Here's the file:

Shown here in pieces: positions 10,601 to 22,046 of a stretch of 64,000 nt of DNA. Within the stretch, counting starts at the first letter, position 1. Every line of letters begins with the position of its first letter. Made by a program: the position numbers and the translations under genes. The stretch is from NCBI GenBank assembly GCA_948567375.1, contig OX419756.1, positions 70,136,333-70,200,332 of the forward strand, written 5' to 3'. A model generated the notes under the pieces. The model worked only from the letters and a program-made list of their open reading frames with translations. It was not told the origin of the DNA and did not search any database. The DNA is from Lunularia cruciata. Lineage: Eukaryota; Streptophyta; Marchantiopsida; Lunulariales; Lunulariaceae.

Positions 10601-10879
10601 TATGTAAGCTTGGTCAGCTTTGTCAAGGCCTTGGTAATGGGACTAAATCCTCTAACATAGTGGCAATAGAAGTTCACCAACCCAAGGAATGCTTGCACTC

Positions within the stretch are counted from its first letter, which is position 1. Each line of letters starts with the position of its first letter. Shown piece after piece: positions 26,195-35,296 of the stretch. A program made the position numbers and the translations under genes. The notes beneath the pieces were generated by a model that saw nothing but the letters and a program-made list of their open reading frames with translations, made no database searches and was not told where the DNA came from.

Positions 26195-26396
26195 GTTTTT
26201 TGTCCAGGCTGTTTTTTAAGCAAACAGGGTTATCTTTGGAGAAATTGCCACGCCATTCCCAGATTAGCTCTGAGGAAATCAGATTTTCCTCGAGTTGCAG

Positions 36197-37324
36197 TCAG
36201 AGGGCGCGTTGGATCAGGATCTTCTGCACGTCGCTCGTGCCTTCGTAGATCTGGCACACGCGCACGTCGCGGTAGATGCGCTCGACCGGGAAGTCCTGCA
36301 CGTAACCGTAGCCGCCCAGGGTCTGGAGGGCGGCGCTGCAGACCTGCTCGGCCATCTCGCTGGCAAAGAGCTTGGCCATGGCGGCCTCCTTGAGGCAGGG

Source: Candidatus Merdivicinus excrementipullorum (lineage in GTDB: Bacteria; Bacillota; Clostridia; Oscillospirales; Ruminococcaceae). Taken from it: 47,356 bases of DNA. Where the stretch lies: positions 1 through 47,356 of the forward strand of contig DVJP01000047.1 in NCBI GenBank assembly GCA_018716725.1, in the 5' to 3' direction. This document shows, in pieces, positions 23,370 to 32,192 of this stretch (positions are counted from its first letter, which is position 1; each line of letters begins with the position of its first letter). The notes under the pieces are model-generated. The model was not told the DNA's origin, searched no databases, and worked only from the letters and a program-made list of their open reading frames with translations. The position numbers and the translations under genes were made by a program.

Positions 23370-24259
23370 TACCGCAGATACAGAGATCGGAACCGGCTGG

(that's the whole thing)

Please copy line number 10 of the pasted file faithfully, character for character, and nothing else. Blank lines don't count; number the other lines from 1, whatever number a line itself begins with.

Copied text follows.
36201 AGGGCGCGTTGGATCAGGATCTTCTGCACGTCGCTCGTGCCTTCGTAGATCTGGCACACGCGCACGTCGCGGTAGATGCGCTCGACCGGGAAGTCCTGCA